Viewpoint: Is Media Educating the Masses or Fueling the Political Fire?

The+functions+of+mass+communication+can+either+be+manifest+or+latent.Post+the+Second+World+War%2C+there+was+widespread+interest+in+trying+to+understand+the+impact+of+mass+media+messages+on+society

Stuart Miles - Fotolia

The functions of mass communication can either be manifest or latent.Post the Second World War, there was widespread interest in trying to understand the impact of mass media messages on society

Noah Finco, Government Reporter

In less than a week, the doors to over 100,000 polling stations will open and our nation’s next president will be chosen. This election has been filled with scandal, controversy and headlines that will be talked about for years following the inauguration. Every second of this election cycle has been covered and debated by the various media outlets. With 24-hour access to the presidential candidates, the question becomes this: is the media covering the issues of the campaign or are they racing to report the juiciest headline first? What quality news sources, if any, are available for voters to remained informed?

Never has there been so much as stake in the fight for viewership amongst the cable TV networks. FOX News alone reported more than 24 million viewers for the first presidential debate, a new record for televised debates. A Pew Research Center Survey found that 91% of Americans learn about the election weekly with 24% of that group reporting that cable TV news as the most helpful source. This is concerning given the fact that for cable networks to carve out their share of viewership, they must produce stories that grab people’s attention. Which headline do you think MSNBC would rather report? “Clinton’s Infrastructure Plan Calls for Cutting Pothole Tax” or “Jay Z Votes for Hillary Clinton”?

The second most popular source of news reported by the same Pew Research Center Survey was social media. Twitter specifically has played a massive role in informing voters, both for media outlets and the candidates themselves. With Trump and Clinton as the front runners, it should come as no surprise when we find that they were the most prolific candidates on Twitter during the nominations. Trump is now adding an average of over 30,000 followers a day and Clinton 20,000 a day. The presidential race has become a battle of wits in 140 characters or less. This format does not leave a lot of room for in depth discussion. Once again, the voters are the ones who suffer a lack of valuable information to form their decisions.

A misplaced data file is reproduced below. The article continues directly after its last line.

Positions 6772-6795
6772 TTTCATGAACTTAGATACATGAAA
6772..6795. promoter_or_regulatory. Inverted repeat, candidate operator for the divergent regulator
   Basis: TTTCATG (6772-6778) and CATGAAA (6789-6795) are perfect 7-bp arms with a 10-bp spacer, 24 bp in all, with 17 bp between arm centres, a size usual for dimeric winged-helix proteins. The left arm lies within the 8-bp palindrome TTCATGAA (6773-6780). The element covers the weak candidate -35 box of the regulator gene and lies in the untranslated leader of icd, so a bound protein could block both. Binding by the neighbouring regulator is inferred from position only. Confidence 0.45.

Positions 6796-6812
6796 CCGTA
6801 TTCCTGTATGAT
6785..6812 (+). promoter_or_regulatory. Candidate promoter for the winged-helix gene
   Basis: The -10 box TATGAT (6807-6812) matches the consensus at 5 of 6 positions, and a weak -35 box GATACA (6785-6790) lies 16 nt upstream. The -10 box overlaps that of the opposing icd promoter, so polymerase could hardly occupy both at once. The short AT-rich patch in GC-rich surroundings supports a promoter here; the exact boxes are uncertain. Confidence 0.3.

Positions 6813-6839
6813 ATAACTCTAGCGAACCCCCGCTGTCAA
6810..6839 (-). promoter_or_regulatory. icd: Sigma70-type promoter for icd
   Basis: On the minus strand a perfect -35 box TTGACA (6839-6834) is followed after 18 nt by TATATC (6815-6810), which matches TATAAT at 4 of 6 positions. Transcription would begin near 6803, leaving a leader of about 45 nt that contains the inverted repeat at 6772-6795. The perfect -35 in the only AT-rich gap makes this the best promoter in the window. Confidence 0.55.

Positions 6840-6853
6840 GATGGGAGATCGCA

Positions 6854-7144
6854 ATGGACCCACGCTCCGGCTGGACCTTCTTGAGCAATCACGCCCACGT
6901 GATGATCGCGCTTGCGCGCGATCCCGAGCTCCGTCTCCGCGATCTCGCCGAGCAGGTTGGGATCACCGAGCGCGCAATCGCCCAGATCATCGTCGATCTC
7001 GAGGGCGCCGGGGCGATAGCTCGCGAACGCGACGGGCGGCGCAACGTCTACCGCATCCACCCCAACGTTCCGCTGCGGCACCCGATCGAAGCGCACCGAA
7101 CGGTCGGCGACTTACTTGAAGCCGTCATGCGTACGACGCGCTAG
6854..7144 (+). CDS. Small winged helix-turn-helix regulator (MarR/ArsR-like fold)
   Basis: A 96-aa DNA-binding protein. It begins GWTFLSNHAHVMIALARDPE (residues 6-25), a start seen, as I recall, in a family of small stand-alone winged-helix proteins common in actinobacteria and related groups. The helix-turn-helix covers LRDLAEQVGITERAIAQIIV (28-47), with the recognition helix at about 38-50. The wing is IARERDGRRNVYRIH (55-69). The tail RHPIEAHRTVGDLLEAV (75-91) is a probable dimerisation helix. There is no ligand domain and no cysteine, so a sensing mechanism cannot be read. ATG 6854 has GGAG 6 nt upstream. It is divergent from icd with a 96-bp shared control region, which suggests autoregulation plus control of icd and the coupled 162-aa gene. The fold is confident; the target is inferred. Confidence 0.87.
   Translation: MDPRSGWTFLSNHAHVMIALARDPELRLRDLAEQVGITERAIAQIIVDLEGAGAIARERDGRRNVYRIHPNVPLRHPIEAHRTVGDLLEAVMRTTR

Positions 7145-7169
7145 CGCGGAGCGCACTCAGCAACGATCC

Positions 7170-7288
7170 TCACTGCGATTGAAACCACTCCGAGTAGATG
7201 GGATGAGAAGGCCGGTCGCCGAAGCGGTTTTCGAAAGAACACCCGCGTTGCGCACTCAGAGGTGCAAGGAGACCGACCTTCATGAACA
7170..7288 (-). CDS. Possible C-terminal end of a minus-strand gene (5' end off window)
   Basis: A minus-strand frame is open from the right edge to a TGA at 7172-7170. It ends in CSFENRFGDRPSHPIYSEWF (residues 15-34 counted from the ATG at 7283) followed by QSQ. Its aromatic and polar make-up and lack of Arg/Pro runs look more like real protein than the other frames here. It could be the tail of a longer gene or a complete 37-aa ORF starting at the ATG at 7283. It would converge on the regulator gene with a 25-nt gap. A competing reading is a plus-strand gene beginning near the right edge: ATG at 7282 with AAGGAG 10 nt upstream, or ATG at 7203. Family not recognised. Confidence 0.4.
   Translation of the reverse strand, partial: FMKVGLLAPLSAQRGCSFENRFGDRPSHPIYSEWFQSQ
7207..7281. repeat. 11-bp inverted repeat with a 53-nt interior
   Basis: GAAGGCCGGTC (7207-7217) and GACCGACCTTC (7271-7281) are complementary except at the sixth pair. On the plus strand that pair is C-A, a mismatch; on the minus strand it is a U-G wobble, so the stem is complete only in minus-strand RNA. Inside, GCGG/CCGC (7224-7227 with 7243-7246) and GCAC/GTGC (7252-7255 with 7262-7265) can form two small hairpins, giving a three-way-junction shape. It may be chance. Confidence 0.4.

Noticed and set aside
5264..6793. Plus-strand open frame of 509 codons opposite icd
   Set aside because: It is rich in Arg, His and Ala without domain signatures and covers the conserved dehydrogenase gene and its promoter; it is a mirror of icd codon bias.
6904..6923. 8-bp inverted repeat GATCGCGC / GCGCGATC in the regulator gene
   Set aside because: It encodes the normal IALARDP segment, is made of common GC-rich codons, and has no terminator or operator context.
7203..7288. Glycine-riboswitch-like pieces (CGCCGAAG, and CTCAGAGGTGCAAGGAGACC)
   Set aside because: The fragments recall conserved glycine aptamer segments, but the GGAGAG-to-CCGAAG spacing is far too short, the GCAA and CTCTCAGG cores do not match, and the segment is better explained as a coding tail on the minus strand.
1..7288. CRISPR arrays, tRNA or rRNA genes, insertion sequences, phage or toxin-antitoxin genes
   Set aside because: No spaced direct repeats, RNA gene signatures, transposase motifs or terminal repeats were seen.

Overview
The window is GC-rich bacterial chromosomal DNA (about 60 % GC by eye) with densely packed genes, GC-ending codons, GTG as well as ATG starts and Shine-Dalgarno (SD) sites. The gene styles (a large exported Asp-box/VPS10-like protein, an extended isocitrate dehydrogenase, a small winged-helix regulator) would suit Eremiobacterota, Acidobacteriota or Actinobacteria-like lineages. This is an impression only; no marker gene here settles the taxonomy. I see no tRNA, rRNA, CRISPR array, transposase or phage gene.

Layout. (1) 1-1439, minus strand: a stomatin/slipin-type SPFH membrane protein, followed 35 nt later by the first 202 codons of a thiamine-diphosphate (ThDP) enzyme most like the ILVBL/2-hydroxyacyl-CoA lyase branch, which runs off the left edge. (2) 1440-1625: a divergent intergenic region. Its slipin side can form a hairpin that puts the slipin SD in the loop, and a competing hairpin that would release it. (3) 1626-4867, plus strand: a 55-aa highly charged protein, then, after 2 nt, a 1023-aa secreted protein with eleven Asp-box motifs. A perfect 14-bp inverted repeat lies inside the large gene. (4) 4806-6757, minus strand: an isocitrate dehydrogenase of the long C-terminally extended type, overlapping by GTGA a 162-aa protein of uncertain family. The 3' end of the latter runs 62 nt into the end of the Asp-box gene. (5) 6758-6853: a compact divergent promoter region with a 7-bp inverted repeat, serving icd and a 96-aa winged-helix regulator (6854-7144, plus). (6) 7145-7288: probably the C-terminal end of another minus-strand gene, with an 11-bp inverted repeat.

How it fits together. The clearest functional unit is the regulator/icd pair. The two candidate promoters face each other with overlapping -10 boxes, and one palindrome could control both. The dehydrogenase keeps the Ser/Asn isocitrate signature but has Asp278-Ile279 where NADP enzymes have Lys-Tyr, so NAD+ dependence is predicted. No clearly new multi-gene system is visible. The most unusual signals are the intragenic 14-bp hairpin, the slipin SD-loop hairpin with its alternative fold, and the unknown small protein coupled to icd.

If mass media cannot be depended on for the facts, where should voters turn to get unbiased, informative updates on the election? For your 24-hour updates, it is unlikely you will find any source that doesn’t rely on some form of sensationalizing information. Politico.com, however, is a source that is respected by political insiders, staffers and reporters. If you want more in depth articles about the candidate’s policies, the Christian Science Monitor website is the best option. Don’t let the name influence you, it is a very well regarded news source that produces some of the most neutral content available. Another suggestion is to use Snopes.com for any fact checking and the PEW Research Center for any research that you may need to form your opinions.

No matter who is elected on Tuesday, the real winner of the 2016 presidential race is mass media. The main news outlets like CNN, FOX, MSNBC, and ABC have seen a massive boost to ratings during this election season. With an increase in viewership comes an increase in revenue for the television networks. Per Nielson Holdings PLC, a global information and data measurement company, the average price of a 30-second advertisement during the CNN presidential debate was $61,000. This is a 1,120 percent increase from the average prime time CNN advertisement. The media is there to make money, it’s a business. The focus is not on educating voters and we must take the initiative to educate ourselves on the candidates.

Print Friendly, PDF & Email